EFFECT OF HPV VACCINE ON PREEXISTING HPV INFECTION
preparation to reduce the risk of car- ryover. In addition, using DNA extracted from the same aliquot, and to ensure that HPV-16 and HPV-18 infections were not missed, all speci- mens that screened positive for HPV DNA using SPF10 DNA enzyme immunoassay but were negative for HPV-16 or HPV-18 by LiPA were tested for the presence of HPV-16 and HPV-18 DNA using type-specific primers, as previously described.23,24
Enrollment specimens (prevaccina- tion) and specimens collected at the 6-month and 12-month visits were tested by the PCR method. For the en- rollment and 12-month visits, cervical specimens collected during the pelvic examination were used. For the 6-month visit, self-collected cervico- vaginal specimens were used. In addi- tion, for the subset of women who had a pelvic examination performed at the time of the 6-month visit, cervical speci- mens collected during the pelvic ex- amination were used for PCR-based HPV DNA testing.
For 672 women with both self- and clinician-collected exfoliated speci- mens at the 6-month visit, a high de- gree of concordance was observed in HPV results from these 2 specimen types. Agreement and values for HPV detection between the self-collected and clinician-collected specimens were 96.0% and =0.86 (McNemar P=.56, giving no indication of directionality) for HPV-16 and 97.6% and = 0.81 (McNemar P.99) for HPV-18. Over- all agreement (all types) was 89.4% with
=0.59 (McNemar P=.19). Given this
high level of agreement, HPV testing re- sults using the self-collected speci- mens were used to define HPV status at the 6-month visit.
HPV-16/18 Antibody Testing
An enzyme-linked immunosorbent as- say was used to test serum specimens collected from participants at entry (prevaccination) for antibodies against HPV-16 and HPV-18, using previ- ously described methods.10 Testing was performed at GSK Biologicals in Rix- ensart, Belgium.
Chlamydia trachomatis and Neisseria gonorrhoeae DNA Testing Presence of C trachomatis and N gon- orrhoeae infection was determined by testing for the presence of DNA from these pathogens in a 2-mL aliquot of exfoliated cells collected at entry (pre- vaccination) and stored in Preservcyt solution. The HC2 method was used per manufacturer’s instructions.25 Testing was performed in a laboratory located at the University of Costa Rica.
Data analyses were directed by the trial co–principal investigators (A.H. and R.H.) and the trial statistician (S.W.). The analyses were performed by pro- gramming staff at the trial’s data man- agement center (Information Manage- ment Services Inc, Silver Spring, Maryland) under direct contract and su- pervision by the National Cancer In- stitute and handled according to stan- dard operating procedures that ensure maintenance of blinding and overall trial integrity. Investigators, trial staff, and participants were unaware of in- dividual participants’ vaccine group assignment.
Comparisons between study groups with respect to general characteristics were made using the 2 test for cat- egorical variables and the Wilcoxon test for continuous variables. Among infected women, 42.6% had more than 1 HPV type at enrollment. We chose to use an infection rather than a woman as the unit of analysis because of our interest in clearance of indi- vidual HPV types.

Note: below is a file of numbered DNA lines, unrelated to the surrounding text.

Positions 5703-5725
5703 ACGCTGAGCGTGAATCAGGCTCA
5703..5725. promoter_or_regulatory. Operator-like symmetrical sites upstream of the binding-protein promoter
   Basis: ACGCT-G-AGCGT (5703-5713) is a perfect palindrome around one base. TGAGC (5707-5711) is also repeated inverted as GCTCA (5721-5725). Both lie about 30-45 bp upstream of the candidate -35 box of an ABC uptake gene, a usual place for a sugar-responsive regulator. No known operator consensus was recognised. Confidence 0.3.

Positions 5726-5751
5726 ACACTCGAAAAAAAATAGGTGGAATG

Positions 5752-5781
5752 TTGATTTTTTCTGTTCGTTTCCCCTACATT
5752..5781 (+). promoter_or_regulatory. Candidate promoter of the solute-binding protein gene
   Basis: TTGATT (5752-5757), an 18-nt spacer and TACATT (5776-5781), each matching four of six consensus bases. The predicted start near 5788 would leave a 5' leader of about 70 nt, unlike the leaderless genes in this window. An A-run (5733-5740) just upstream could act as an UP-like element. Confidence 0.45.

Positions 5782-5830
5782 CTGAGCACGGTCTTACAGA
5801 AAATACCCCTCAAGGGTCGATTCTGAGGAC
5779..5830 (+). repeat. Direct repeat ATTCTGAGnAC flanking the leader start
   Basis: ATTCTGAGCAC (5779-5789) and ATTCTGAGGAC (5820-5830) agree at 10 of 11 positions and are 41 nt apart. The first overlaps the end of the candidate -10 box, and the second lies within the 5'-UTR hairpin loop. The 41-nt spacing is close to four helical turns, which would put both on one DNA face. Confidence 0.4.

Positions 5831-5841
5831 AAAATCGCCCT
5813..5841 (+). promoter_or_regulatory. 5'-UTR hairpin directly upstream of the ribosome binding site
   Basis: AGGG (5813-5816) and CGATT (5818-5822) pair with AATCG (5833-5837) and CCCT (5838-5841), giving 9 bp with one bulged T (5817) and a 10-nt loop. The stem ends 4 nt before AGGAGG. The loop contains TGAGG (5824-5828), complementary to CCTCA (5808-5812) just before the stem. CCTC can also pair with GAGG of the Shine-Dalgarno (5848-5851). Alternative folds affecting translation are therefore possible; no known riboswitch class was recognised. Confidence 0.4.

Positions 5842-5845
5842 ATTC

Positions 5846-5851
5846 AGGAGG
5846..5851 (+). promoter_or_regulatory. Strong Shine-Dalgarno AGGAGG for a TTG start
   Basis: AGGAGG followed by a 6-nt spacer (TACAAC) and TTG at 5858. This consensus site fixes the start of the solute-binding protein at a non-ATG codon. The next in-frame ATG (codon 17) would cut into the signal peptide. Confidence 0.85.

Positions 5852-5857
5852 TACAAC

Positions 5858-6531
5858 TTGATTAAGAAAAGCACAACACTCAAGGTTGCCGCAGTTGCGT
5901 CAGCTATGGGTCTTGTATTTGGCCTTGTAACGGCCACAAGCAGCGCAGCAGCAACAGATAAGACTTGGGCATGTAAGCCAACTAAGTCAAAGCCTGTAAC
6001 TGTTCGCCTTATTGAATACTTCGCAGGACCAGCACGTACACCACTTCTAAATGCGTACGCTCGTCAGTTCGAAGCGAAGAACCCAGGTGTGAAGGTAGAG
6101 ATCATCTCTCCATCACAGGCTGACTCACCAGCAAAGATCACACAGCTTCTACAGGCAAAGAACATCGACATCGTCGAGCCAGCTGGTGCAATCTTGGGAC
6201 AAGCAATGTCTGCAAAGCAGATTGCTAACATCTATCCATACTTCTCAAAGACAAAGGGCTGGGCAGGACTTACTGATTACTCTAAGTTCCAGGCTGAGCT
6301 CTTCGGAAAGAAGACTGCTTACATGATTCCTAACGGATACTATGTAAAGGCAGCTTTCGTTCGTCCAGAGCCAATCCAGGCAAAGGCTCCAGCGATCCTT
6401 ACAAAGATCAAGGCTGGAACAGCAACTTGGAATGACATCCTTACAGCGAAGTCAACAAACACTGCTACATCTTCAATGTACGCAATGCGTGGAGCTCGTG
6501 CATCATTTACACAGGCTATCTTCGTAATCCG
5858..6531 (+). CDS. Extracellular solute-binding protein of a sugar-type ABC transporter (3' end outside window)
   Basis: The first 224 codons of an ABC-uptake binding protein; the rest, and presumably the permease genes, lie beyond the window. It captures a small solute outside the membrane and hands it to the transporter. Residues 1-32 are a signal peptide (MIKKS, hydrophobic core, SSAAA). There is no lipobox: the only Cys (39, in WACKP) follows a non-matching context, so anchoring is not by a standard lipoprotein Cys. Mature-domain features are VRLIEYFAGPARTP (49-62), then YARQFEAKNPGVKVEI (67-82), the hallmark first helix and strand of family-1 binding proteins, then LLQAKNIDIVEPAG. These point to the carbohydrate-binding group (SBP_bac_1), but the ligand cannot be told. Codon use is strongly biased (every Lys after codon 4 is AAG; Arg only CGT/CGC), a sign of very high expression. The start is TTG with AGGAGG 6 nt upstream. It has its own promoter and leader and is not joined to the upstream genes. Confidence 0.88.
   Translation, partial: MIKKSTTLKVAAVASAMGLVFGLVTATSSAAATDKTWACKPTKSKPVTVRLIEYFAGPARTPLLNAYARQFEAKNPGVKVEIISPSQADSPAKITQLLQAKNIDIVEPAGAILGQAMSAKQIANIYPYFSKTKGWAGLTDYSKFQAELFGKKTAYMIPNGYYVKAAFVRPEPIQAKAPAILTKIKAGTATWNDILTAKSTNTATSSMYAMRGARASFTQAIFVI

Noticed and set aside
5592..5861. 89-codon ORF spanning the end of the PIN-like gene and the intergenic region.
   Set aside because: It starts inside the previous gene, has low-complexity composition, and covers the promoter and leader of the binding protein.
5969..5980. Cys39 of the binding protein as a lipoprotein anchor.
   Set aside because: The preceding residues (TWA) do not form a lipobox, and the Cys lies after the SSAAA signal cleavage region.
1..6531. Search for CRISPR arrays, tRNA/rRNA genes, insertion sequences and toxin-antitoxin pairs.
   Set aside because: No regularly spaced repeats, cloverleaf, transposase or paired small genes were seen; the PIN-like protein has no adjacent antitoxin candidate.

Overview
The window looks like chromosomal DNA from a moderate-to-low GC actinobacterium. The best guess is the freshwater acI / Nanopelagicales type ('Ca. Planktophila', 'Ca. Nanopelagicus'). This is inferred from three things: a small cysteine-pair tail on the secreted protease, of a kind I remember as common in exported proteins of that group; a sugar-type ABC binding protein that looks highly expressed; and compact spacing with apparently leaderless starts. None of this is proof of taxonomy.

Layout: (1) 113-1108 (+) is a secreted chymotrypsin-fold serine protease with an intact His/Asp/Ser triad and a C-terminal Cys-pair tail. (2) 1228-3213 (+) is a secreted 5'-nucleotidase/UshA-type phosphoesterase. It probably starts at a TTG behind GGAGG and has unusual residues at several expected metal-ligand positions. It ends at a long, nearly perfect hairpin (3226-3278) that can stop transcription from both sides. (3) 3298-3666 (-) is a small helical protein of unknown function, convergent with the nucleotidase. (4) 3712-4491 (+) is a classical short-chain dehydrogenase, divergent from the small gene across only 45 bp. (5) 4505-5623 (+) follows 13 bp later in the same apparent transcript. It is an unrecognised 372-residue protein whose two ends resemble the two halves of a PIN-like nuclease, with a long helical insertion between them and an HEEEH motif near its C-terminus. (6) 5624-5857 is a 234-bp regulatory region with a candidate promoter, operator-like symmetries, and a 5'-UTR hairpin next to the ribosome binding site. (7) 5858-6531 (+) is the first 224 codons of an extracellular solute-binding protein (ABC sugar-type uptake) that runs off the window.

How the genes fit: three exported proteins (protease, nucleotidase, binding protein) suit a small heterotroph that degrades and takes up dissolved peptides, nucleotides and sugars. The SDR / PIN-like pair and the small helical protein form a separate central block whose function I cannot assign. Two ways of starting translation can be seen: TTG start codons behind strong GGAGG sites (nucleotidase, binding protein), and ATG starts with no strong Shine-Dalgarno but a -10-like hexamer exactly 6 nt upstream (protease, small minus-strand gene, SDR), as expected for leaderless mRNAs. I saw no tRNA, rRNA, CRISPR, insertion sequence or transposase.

We evaluated the following HPV cat- egories: HPV-16; HPV-18; HPV-16/18 (HPV-16 and/or HPV-18); HPV types from the alpha-9 species, excluding HPV-16 (HPV types 31, 33, 35, 52, and 58); HPV types from the alpha-7 spe- cies, excluding HPV-18 (HPV types 39, 45, 59, and 70; HPV-68 was not con- sidered in this category because LiPA cannot differentiate HPV-68 from HPV- 73); oncogenic HPV types other than those from the alpha-7 and alpha-9 spe-
cies (HPV types 51, 56, 66, and 68/ 73); and nononcogenic HPV types (HPV types 6, 11, 34, 40, 42, 43, 44, 53, 54, and 74). In addition, we evalu- ated HPV positivity by the HC2 test at entry, as evaluation of this group is rel- evant from a clinical management perspective.
Percentage clearance was evaluated independently at the 6-month visit (after 2 doses of vaccine) and at the 12-month visit (after 3 doses of vac- cine). Viral clearance of a specific HPV type was defined as failure to detect at the 6-month or 12-month visit an HPV type that was present before vaccination. For the analysis of viral clearance among women who were HC2-positive at entry, viral clearance was defined as absence at the 6-month or 12-month visits of HPV types detected at entry by type- specific PCR-based testing. Those who were positive at entry or follow-up by HC2 analysis but nega- tive for all specific types tested (ie, HC2-positive/SPF10-positive/LiPA- negative) were considered to be posi- tive for an unknown type.
Women who tested positive for an unknown type at entry and follow-up were considered to have a persistent infection (n=13 or 0.5% of all infec- tions at 6 months; n=13 or 0.7% of all infections at 12 months). Women positive at entry for an unknown type who tested positive for a known HPV type at the follow-up visit were con- sidered to have cleared their initial infection and acquired a new one (n=46 or 1.7% of all infections at 6 months; n = 31 or 1.5% of all infec- tions at 12 months). Similarly, women positive at entry for a known type who tested positive for an unknown type at the follow-up visit were considered to have cleared their initial infection and acquired a new one (n=89 or 3.3% of all infections at 6 months; n=98 or 4.9% of all infec- tions at 12 months).
Vaccine efficacy for viral clearance (VEVC), a measure of the percentage reduction (or increase) in infection rates observed when the HPV vaccine group
746 JAMA, August 15, 2007—Vol 298, No. 7 (Reprinted)
©2007 American Medical Association. All rights reserved.